The flour tastes raw at this stage

Getting there — starting to smell nutty

Voila — dark copper colored roux

Maybe not Gumbo Ya Ya, but definitely Gumbo Yeah Yeah


Remember life before smartphones?



Like the folks in these vintage photos that I found on ebay, I spent the better part of the last couple of weeks laying around.  We had plans to go out for my husband’s birthday in the middle of April, but earlier in the day I experienced sudden, severe abdominal pain, that lasted for the next few days, and had me confined to my bed.  It let up for a few days, but after a week, it seemed to only be getting worse, and so on my birthday (which is a week after my husband’s), I spent the day in urgent care, where I discovered I had diverticulitis with complications.  I was sent to the hospital via ambulance, where I spent 6 miserable days.  Worst birthday ever.

I am surprised at how long it has taken me to get back to my old self.  The first week back at home I barely moved off the sofa.  Apart from the fact that I was still recovering, I had no energy.  The antibiotics — for which I am grateful — wreaked their own special kind of havoc.

For about 3 weeks, I either had no appetite, or was so overwhelmed by nausea that I couldn’t eat.  Even the smell of food made me sick.  When I did start feeling well enough to eat, I craved bland, comfort foods — things like macaroni and cheese, baked potatoes with butter, pasta with butter, anything with butter.  I’m back to eating normally, but I might have to have just one more bowl of pasta with butter (don’t judge).

On one of my son’s visits to me in the hospital, he hugged me as he was leaving and whispered in my ear, “I need you to come home, Mom.”  So touching.  “Why?” I asked.  He whispered, “I need you to go to the grocery store and to cook.”  Oh well, at least he missed me — have to count your blessings where you find them.

Inspired by the photos of the couch potatoes, when I finally felt sort of well enough to venture back into the kitchen, I made a big pot of potato soup, which my son requested and which sounded pretty good to me.  Making the soup in my debilitated state, however, about killed me.  My mise en place was more like mise en plotz.  I fried up the chopped bacon, then had to go sit down for 10 minutes.  Chopped the carrots and celery, and had to lay down for 15 minutes.  Peeling and dicing the potatoes was almost a deal-breaker, but a cold soda and a half-hour of laying on the couch and watching TV recharged me.  Eventually I was able to finish the soup.  It was comforting and delicious, and marked the beginning of a return to normalcy, for which I am very thankful.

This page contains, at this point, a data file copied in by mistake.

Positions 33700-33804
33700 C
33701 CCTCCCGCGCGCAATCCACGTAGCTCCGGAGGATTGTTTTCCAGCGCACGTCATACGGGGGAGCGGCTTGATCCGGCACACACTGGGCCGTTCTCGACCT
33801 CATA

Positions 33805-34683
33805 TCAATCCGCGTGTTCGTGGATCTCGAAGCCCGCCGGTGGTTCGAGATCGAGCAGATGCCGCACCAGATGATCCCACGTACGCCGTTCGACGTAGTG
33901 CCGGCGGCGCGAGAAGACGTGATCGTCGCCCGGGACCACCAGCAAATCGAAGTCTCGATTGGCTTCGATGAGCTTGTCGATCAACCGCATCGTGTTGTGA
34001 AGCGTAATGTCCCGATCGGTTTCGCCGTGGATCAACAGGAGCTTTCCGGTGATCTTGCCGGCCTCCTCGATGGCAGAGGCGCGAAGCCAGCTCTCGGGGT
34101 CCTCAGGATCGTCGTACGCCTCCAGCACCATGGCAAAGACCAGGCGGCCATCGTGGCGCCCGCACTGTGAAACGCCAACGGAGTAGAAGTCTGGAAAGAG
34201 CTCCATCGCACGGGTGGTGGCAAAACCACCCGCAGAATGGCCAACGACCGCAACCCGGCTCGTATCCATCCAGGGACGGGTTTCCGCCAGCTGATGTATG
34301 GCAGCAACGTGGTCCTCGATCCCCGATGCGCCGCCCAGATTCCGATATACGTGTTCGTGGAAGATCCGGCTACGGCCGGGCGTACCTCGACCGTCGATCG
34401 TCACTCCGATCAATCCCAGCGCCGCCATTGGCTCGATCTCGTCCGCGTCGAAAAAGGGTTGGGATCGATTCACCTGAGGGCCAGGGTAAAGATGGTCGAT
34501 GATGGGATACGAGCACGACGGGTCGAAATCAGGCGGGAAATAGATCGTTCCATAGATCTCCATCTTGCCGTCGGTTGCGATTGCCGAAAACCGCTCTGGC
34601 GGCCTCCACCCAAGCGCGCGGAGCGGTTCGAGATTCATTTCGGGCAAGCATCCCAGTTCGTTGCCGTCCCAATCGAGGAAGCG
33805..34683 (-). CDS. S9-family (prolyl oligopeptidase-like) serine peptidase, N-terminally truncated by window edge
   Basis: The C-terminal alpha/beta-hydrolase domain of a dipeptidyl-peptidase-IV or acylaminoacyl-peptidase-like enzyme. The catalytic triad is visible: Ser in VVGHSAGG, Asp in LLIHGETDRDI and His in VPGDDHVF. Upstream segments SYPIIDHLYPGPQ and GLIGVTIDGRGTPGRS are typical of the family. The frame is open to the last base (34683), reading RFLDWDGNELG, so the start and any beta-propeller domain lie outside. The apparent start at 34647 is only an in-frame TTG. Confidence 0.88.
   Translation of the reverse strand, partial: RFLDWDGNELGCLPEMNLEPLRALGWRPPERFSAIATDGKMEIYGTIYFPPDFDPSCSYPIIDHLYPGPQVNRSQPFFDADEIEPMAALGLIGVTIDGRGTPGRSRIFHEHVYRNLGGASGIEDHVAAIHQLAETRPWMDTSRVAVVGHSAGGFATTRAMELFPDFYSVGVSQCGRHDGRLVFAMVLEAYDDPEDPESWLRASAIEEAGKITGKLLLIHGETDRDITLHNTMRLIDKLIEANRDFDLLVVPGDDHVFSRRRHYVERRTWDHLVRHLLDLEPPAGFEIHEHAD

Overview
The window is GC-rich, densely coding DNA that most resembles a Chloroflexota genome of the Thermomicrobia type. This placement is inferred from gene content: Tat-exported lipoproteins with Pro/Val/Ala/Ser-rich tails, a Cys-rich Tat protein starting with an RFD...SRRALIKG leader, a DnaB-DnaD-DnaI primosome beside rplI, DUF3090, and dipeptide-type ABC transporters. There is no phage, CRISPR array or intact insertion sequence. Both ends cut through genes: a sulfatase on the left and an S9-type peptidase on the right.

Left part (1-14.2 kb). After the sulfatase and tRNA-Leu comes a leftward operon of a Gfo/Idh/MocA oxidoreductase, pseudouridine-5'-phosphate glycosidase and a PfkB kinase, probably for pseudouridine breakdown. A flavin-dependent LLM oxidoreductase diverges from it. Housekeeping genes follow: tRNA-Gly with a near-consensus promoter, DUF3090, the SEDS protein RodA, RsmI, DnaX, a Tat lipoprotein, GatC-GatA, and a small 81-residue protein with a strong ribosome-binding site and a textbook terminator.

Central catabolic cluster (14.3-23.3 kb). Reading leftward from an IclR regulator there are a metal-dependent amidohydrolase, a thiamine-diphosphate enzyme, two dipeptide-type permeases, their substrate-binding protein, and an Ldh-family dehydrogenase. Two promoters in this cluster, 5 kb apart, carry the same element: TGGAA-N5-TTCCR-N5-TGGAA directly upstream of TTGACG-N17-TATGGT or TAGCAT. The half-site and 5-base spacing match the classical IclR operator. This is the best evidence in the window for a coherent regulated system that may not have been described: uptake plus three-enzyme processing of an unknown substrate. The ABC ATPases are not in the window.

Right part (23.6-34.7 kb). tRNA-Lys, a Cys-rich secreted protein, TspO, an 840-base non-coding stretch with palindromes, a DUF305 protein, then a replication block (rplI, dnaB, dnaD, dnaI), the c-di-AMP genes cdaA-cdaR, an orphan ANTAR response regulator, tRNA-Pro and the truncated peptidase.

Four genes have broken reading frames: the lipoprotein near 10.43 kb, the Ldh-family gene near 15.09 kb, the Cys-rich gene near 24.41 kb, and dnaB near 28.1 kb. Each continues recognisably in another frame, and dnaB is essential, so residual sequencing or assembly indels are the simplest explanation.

You should find the soup considerably easier to make.  Have everything chopped in advance, and it will come together in no time.  It’s slightly adapted from the Pioneer Woman’s recipe for Perfect Potato Soup.  My whole family loves it, and I have no doubt yours will too.

  • 4 slices bacon, cut into ½" pieces
  • 3 medium carrots, peeled and diced
  • 3 stalks celery, diced
  • 3 large russet potatoes, peeled and diced
  • 8 cups chicken broth
  • ¼ teaspoon onion powder
  • ¼ teaspoon garlic powder
  • 3 tablespoons flour
  • 1 cup milk (low-fat is OK)
  • ½ cup half and half
  • Salt and pepper, to taste
  • Grated cheddar, optional topping
  • Chopped chives or green onions, optional topping
  1. Place bacon in a large stockpot over medium-high heat and cook, stirring occasionally, until bacon is crisp. Remove bacon with a slotted spoon to a plate lined with a paper towel, and reserve for sprinkling on top of soup. Pour off all but approximately 1 tablespoon of the bacon fat.
  2. Add the carrots and the celery to the pot, and cook, stirring occasionally, for 3-4 minutes, then add the potatoes. Continue to cook, stirring occasionally, for 5-6 minutes. Add the broth and bring to a boil over high heat. Reduce heat and simmer until potatoes are very tender, approximately 15 minutes. In a small bowl, whisk together milk and flour, and add to soup. Simmer for another 5 minutes, then add onion powder and garlic powder, and season to taste with salt and pepper.
  3. Puree the soup using an immersion (stick) blender (preferred) or blender. (If using a blender, puree soup in batches, filling blender no more than half full, to avoid having hot soup explode out of the blender.)
  4. Return pureed soup to pot. Stir in half and half. Taste and adjust seasonings. Serve hot garnished with bacon pieces, grated cheddar, and chives or green onions, as desired.


Potato soup — it’s good for what ails you

potato heart

I <3 potatoes



I found this boomerang at an estate sale.  This is not just any boomerang, it is a piece of hand-painted aboriginal art: